Previously, we showed that parents' understanding of consent information was increased by improving the readability and processability of the consent document (11). Consistent with the present study, parents randomized to receive a modified form also had significantly greater overall understanding of the material and greater understanding of the protocol, study duration, risks, and direct benefits. Similarly, a large majority of parents preferred a modified form (81.2%). Results from the present study support these findings and reinforce the importance of improving both the readability and processability of written study information.
Although child assent cannot be equated with parental consent, it nevertheless serves to remind us that children deserve to be treated with dignity and respect (24,25). Furthermore, allowing children to evidence a preference for research participation may play an important role in their development as autonomous individuals and in enhancing self-esteem (25,26). Although there is no mandate for the age of assent, recommendations by the Committee for Bioethics suggest that assent be sought from children over the age of 7 yr (1). Wendler and Shah, on the other hand, believe that assent should only be sought from children over the age of 14 yr, arguing that by this age children can appreciate the concept of altruism and are capable of making autonomous decisions (27).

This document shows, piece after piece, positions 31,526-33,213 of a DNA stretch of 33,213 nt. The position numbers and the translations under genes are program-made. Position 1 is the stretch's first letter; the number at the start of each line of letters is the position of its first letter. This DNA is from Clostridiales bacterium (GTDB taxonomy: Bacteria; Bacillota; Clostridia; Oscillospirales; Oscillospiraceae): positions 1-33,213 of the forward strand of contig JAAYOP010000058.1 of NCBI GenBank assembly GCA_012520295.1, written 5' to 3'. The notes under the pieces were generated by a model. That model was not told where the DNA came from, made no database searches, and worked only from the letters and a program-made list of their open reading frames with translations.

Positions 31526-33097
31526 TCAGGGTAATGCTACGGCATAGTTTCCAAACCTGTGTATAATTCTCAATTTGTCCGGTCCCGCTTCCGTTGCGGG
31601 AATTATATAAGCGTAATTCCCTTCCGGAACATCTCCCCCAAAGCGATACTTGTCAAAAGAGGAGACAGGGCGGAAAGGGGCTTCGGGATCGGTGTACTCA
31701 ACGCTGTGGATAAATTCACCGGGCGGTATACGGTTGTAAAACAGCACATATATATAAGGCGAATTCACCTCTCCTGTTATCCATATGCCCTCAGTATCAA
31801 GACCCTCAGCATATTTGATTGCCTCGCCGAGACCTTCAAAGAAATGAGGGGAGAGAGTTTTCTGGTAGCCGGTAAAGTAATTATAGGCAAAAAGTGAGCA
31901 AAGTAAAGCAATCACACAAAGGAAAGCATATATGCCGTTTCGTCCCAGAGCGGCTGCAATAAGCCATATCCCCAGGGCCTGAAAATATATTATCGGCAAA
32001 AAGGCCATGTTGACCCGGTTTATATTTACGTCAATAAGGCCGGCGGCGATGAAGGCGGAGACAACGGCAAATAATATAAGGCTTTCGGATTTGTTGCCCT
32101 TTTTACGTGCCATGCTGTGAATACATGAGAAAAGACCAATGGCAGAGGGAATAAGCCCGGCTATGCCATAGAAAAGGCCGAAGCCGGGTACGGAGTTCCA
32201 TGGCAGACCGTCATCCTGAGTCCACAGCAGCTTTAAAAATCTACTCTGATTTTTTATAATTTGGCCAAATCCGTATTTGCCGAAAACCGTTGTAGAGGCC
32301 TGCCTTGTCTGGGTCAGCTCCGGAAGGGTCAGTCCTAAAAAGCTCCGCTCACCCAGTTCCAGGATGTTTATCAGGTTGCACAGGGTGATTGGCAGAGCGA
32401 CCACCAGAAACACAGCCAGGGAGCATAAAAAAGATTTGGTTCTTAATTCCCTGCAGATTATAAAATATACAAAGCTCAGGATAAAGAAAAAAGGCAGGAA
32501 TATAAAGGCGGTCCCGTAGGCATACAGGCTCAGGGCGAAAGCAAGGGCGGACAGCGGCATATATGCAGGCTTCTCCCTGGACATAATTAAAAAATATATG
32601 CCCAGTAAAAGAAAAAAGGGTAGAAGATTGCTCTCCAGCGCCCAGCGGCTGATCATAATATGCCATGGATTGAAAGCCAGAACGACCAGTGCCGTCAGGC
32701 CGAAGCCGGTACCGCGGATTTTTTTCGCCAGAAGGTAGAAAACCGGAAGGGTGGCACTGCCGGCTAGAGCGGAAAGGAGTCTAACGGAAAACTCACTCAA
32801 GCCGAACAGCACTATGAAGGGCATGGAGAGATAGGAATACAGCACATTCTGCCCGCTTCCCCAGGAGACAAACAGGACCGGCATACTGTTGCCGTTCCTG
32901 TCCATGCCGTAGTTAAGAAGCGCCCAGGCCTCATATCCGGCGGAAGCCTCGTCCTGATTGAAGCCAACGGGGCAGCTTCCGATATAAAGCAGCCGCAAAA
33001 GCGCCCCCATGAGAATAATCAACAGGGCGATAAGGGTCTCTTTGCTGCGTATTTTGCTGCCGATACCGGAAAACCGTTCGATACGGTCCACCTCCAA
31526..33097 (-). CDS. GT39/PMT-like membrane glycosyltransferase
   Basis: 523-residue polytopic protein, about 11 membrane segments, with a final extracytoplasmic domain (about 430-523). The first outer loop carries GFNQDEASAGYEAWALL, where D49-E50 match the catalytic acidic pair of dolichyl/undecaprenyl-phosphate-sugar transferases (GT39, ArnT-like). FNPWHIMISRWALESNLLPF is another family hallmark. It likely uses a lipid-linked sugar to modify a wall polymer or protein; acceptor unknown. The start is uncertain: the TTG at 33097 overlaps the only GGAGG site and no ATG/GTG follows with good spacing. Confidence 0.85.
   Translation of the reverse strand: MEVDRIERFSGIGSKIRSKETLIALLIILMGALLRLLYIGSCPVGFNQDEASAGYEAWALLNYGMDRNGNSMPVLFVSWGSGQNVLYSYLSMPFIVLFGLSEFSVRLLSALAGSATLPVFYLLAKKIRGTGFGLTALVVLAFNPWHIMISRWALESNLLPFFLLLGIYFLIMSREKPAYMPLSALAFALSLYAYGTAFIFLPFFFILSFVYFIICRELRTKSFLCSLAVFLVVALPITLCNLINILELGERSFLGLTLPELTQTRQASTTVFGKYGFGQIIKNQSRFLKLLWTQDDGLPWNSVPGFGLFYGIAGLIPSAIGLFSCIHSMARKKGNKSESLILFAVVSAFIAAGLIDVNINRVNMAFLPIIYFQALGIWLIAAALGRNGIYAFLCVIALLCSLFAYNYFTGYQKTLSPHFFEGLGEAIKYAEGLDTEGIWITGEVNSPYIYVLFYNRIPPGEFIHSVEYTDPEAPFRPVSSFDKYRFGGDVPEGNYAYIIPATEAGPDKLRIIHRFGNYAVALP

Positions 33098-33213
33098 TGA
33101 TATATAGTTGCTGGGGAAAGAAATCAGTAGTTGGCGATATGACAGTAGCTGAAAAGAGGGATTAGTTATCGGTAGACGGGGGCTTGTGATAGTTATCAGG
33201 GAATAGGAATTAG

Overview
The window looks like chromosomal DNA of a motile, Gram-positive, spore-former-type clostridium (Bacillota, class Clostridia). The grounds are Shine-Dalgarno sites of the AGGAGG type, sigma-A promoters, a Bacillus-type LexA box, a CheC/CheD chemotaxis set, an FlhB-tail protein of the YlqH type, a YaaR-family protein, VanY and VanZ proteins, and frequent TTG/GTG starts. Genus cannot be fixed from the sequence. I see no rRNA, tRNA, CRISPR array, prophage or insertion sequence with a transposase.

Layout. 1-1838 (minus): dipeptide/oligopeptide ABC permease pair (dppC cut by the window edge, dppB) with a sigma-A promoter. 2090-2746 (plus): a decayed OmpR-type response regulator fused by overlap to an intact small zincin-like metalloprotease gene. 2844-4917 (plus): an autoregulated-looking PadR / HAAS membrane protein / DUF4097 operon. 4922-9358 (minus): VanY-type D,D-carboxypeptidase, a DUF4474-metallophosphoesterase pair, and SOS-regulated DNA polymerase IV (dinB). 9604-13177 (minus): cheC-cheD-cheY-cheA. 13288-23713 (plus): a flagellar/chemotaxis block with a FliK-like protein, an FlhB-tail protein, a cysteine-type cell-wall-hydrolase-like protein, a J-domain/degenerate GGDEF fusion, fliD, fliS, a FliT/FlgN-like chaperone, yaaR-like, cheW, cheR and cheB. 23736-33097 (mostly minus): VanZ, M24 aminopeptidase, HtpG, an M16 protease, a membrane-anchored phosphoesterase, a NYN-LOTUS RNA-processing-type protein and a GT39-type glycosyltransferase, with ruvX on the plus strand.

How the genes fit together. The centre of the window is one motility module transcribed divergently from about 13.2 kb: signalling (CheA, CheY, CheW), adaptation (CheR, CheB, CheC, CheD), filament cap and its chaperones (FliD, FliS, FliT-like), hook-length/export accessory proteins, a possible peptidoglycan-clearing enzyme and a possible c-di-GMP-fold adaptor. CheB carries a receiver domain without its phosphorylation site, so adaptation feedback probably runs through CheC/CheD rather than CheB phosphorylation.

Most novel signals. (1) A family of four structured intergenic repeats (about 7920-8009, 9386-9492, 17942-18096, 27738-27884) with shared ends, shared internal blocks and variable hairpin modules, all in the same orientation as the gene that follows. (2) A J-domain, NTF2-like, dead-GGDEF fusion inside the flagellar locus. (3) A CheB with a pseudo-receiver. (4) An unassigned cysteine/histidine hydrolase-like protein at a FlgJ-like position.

Although the older children in this study had greater overall understanding of the information than the younger ones, the observation that the modified form appeared to close the gap in understanding between the younger and older children is extremely compelling. This suggests that use of a modified format will be important in providing younger children with developmentally appropriate information that can enhance their decision-making abilities.